"There is always a philosophy for lack of courage."—Albert Camus

Sunday, May 29, 2016

Who gets to be a Founding Father?

One question that has always interested me is the way historians and the popular culture decide who qualifies as a Founding Father, or to use the more politically correct term, American Founder. The pantheon of the "greats" is pretty well established: Washington, followed in most lists (in varying order) by Franklin, Jefferson, Madison, Adams and maybe Hamilton dragging up behind with his fatal stomach wound inflicted by Aaron Burr. Then there's the second tier: John Jay, Patrick Henry, Gouverneur Morris. And then there are some really major figures of the period who for some reason just are lost in public consciousness: the Rev. John Witherspoon, Fisher Ames, Josiah Bartlett, James Wilson, and perhaps most tragically, Samuel Adams, who has been reduced by modern marketing to the level of a beer brand.

In recent years, in an attempt to be more inclusive of the contributions of women to our fair Republic, attempts have been made to cast Abigail Adams as a Founder -- which isn't all that bad an idea, I think. Her letters evidence that she was a delightful if difficult person, and certainly worthy of a spot in the American imagination for her contributions to understanding the American experiment. And Thomas Paine has been getting some of the recognition that he is so richly due. Are there any other neglected figures from the Founding Era who deserve more attention, more consideration as founders?

I think so. My thoughts on this point turn to another Adams, one who was just as successful as John, and perhaps more so: John Quincy Adams. President, member of the House of Representatives, abolitionist, diplomat. And it is in the last role that I wonder why he is usually excluded from consideration as a founder. While just a lad during the outbreak of the Revolution, he served as his father's aide in France. He also served as secretary to the American delegation to Russia. In other words, he was in important, if secondary, posts of public duty during the Revolution. He served in the Washington Administration in a diplomatic capacity, and served as Secretary of State under Monroe. So, he was alive during the right time period, he was working on behalf of the revolutionary cause, he had appointments in government after the revolution, and -- critically -- he won election to the presidency. So, why isn't he normally thought of as a Founding Father?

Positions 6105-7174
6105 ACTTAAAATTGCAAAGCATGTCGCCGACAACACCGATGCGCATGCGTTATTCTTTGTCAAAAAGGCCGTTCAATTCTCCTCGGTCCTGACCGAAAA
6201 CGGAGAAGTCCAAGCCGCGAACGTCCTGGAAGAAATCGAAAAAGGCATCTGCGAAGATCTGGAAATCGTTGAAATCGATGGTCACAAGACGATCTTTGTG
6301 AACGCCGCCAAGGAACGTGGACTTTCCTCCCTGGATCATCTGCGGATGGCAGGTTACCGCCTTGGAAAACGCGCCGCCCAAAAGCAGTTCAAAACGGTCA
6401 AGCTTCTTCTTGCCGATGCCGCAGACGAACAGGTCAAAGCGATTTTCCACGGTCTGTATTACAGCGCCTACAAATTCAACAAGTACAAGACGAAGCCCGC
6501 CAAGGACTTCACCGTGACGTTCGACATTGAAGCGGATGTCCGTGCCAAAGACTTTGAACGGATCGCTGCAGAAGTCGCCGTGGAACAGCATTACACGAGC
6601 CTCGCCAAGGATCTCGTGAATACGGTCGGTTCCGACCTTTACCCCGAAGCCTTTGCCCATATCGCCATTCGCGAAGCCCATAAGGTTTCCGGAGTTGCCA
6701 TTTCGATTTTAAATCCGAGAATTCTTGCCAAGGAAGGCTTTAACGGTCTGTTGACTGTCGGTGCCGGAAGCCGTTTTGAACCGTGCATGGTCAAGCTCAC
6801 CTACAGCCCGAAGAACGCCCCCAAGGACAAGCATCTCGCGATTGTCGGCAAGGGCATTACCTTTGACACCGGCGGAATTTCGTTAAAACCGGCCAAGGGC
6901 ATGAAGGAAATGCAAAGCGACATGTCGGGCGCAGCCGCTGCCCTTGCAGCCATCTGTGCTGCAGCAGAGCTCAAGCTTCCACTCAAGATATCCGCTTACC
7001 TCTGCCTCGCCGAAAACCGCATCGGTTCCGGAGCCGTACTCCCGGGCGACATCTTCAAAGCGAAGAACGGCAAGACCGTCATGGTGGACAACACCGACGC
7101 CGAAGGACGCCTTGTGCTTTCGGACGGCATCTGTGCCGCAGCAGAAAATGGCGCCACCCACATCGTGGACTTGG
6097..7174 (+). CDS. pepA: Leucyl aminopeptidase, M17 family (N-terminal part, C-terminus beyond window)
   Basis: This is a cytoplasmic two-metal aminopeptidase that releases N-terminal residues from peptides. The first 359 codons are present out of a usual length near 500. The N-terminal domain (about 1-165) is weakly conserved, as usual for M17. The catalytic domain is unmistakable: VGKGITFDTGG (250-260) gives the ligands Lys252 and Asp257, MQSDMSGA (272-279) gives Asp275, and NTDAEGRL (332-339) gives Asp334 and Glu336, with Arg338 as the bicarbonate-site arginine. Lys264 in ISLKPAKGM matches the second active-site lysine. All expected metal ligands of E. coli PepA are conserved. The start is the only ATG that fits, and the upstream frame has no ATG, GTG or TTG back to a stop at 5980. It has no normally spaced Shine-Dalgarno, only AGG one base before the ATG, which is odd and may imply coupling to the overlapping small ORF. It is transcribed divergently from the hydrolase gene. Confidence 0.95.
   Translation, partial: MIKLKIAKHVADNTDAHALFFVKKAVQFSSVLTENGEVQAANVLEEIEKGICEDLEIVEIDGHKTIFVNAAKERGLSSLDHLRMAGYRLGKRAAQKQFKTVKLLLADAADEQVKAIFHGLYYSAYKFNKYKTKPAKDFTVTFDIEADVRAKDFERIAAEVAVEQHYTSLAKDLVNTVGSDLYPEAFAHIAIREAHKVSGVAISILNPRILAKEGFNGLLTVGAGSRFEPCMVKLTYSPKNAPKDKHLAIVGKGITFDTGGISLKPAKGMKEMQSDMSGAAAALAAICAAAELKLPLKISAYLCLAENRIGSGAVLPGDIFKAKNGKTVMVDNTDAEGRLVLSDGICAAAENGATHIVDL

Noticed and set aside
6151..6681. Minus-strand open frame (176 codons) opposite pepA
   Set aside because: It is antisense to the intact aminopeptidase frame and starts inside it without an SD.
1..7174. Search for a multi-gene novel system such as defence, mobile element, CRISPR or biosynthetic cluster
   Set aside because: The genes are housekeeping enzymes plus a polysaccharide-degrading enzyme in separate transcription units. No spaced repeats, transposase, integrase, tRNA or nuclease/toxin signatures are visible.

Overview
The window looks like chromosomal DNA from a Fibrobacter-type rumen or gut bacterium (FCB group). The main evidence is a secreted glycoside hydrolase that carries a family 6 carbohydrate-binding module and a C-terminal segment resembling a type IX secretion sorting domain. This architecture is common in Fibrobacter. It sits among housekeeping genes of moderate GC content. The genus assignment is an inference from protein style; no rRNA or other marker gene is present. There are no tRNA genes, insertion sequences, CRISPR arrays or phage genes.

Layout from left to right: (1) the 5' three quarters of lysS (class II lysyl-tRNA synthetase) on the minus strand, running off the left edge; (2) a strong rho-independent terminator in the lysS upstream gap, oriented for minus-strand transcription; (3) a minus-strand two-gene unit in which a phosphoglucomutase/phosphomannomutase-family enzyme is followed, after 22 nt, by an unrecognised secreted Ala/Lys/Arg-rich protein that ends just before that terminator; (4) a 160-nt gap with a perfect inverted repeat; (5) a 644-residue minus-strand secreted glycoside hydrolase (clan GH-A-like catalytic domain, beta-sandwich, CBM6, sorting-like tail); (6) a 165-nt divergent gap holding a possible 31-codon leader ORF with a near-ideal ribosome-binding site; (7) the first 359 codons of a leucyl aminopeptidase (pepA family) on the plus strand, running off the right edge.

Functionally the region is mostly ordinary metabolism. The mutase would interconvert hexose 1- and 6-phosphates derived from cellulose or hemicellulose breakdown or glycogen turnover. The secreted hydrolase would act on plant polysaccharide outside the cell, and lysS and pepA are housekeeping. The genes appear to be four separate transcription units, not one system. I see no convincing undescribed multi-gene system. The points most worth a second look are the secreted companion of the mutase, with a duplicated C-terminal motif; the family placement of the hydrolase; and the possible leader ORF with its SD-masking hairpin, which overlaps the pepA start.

Here's another one for you: John Marshall. Marshall is best known for his tenure as chief justice of the Supreme Court, but he had a career before that. He was an officer in the Continental Army at Valley Forge, and he was a member of the Virginia legislature on several occasions. He was active in the fight to ratify the U.S. Constitution. He was John Adams's Secretary of State. In terms of his significant contribution to American government, his tenure on the Supreme Court and his opinion in Marbury v. Madison rank him second only to George Washington in his impact on the practice of American government. He led the Supreme Court as it settled the vexing question of the authority of the Court in exercising judicial review on questions of constitutional importance. He defended the independence of the Court in the face of attacks from the political prances of government. So, why isn't he normally thought of as a Founding Father?

2 comments:

Tom Van Dyke said...

And ironically, Thomas Jefferson did little else in the Founding than pen most [but not all] of the Declaration. He was MIA in fighting and winning the Revolution, and was abroad when the Constitution was drafted and ratified.

Yet he gets all the ink.

Mark D. said...

Exactly. Jefferson had virtually nothing to do with either winning Independence or shaping the government of the new Nation via the Constitution. He was part of the drafting committee for the Declaration, and penned some (but not all) of its most memorable language, and that was about it. He was a disaster as Governor of Virginia during the Revolution, and he wasn't a successful president (Louisiana Purchase notwithstanding). Yet how much attention is paid to him? Too much, I would say.